how to find a remote job during a recession

8 Steps to Find a Remote Job During a Recession

Job hunting is a challenge during the best economic times, and it is especially daunting to find a remote job during a recession. Recent news of layoffs in the tech industry coupled with some companies issuing return to office mandates has many concerned about the health of the remote job market over the next few years. However, recession job hunting doesn’t have to be intimidating. Even when the economy is experiencing a downturn, by applying a few tried-and-true job search techniques, you can still find the perfect remote position. Below are eight steps to find a remote job during a recession.

1. Create a Targeted Job Search Strategy to Find a Remote Job During a Recession

Creating a remote job search strategy is a key step to any successful job search but takes on added importance during a recession. Taking the time to pinpoint your desired career path and research opportunities in the current economy will save time and stress.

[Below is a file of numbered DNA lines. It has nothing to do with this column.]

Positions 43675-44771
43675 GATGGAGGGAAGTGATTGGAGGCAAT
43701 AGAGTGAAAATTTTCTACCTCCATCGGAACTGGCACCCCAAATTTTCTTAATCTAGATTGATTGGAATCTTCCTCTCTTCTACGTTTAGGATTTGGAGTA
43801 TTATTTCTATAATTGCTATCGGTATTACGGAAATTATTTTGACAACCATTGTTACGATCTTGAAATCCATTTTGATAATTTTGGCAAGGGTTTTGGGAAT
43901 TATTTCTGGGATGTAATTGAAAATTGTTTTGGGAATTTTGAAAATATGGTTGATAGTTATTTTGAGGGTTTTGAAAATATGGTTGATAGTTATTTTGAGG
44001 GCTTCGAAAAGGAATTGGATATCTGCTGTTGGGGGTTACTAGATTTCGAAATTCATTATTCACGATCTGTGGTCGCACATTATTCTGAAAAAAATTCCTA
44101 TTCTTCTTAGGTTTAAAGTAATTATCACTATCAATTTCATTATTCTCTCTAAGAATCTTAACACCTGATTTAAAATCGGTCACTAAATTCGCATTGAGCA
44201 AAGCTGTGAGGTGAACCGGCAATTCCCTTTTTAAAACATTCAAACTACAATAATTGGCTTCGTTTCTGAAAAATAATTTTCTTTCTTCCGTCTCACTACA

Focus on identifying your job needs and wants as well as your current skills to help point you in the right direction. Think of this job search as an opportunity to take stock of where you are and where you want to go. During a recession may not seem to be the right time to change careers, but it may also be the best time to take advantage of workforce changes. Take the career change quiz to get feedback on your situation.

2. Consider High Growth Industries & Recession-Proof Jobs to Find a Remote Job During a Recession

As part of your remote job search strategy, researching industry growth and job availability will help you to target remote positions that are in-demand despite a struggling economy. There are always pockets of potential in any job market, however they may be hard to find without a little digging. For example, even during the pandemic, when everyone was staying home and the economy was at a standstill, demand for online products and services exploded.